My Two Census

Formerly the non-partisan watchdog of the 2010 US Census, and currently an opinion blog that covers all things political, media, foreign policy, globalization, and culture…but sometimes returning to its census/demographics roots.

Gimme Shelter: Counting America’s Homeless Population

In all of the debates surrounding the 2010 Census, one population group as been largely ignored, even by the ultra-liberals: The Homeless. Since these numbers are so difficult to track, estimates vary greatly, but there are most likely between 700,000 and 2,000,000 homeless people in America. With the slumping economy, evictions on the rise, and shelters becoming filled to capacity, tracking this significant number of people is necessary for federal dollars to be be allocated properly.

In the first nationwide assessment of the number of homeless people in over a decade, the Homelessness Research Institute of the National Alliance to End Homelessness found that in January 2005 there were 744,313 people homeless on a single night. Other figures in the report:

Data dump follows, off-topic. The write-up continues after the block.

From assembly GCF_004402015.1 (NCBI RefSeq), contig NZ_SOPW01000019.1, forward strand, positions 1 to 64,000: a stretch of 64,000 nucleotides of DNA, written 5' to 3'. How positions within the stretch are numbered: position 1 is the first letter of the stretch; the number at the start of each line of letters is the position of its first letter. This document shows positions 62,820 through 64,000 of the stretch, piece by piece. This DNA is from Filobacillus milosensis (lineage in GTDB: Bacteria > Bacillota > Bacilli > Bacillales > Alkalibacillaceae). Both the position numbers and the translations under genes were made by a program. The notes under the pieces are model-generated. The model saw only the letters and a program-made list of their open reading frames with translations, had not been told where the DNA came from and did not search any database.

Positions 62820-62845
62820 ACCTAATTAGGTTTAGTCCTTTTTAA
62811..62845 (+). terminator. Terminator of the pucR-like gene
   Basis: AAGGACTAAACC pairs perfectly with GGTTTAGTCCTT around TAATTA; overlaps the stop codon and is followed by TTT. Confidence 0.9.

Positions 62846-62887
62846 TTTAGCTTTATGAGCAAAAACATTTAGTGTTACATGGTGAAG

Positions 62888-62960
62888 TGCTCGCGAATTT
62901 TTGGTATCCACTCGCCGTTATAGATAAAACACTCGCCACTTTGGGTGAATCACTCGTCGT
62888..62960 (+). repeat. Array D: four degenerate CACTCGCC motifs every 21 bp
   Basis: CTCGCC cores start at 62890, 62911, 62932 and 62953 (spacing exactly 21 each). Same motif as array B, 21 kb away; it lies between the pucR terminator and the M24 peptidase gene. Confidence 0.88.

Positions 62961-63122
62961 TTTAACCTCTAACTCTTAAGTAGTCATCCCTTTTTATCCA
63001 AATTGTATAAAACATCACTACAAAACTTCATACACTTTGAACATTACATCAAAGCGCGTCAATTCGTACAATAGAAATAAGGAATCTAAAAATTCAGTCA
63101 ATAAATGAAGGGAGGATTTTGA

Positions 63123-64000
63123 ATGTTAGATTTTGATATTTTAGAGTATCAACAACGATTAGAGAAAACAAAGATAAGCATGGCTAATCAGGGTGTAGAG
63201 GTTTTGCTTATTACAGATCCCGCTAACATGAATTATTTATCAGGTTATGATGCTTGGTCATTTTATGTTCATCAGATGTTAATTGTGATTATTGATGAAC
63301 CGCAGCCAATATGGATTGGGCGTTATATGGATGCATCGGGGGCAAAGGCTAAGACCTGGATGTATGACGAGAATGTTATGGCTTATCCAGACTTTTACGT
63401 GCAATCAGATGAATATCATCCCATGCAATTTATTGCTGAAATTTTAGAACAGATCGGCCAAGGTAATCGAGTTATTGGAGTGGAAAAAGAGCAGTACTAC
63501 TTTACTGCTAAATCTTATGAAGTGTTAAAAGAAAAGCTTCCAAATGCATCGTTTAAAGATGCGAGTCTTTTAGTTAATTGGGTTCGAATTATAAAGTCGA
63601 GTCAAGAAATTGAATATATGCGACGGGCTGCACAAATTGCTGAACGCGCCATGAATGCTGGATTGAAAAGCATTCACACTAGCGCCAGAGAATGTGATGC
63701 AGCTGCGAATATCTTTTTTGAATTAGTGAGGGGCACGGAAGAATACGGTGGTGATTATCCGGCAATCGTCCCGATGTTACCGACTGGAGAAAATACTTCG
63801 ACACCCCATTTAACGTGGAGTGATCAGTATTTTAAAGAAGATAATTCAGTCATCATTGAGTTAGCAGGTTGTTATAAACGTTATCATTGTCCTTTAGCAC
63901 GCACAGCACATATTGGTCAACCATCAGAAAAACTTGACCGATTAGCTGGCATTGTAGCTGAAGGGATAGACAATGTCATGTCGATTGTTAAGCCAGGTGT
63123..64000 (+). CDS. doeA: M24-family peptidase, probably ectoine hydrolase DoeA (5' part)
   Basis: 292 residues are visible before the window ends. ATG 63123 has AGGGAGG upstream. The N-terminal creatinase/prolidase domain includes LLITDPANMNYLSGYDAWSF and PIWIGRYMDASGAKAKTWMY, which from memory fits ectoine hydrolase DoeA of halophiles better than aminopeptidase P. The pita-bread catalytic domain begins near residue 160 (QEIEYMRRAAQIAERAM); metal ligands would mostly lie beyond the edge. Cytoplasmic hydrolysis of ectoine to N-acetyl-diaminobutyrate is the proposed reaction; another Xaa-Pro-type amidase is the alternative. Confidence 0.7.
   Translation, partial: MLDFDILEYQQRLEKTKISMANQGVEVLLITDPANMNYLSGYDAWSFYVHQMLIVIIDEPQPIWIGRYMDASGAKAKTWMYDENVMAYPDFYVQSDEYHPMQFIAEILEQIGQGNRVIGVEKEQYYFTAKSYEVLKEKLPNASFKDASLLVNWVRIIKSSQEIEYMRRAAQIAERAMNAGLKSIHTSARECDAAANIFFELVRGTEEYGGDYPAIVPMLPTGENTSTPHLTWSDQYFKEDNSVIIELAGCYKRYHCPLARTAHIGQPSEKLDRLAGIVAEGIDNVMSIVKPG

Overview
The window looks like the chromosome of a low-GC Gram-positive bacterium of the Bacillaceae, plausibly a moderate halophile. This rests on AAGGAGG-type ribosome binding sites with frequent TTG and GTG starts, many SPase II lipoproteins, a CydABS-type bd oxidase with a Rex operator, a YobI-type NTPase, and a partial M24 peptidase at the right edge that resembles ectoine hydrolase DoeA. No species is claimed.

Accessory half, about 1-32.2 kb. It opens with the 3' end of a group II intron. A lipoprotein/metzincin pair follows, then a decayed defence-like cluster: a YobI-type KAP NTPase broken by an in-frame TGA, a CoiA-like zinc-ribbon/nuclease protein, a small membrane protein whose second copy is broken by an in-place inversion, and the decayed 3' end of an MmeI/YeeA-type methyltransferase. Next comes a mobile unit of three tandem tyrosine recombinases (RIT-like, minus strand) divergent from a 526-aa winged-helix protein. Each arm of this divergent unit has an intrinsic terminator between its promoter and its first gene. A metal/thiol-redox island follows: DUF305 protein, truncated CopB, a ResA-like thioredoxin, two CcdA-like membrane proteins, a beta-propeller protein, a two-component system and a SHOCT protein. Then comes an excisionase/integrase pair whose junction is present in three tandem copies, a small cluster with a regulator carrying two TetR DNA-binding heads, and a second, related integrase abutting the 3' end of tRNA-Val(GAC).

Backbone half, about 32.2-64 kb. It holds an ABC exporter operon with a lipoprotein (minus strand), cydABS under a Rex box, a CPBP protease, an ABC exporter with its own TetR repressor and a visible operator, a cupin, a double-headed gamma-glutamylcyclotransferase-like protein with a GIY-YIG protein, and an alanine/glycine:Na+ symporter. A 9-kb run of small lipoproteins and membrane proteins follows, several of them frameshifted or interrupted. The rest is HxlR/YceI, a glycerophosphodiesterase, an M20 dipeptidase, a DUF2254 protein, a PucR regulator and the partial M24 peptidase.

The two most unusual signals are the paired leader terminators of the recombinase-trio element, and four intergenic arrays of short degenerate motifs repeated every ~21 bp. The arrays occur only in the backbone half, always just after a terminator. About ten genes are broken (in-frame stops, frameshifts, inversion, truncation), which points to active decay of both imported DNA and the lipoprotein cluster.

• 56 percent of homeless people counted were living in shelters and transitional housing and shockingly, 44 percent were unsheltered.

• 59 percent of homeless people counted were single adults and 41 percent were people living in families.

• 23 percent of homeless people were reported as chronically homeless, meaning they were disabled and had been homeless for long periods of time or repeatedly.

• Alaska, California, Colorado, Hawaii, Idaho, Nevada, Oregon, Rhode Island and Washington were the states with the highest ratio of homeless people per capita.

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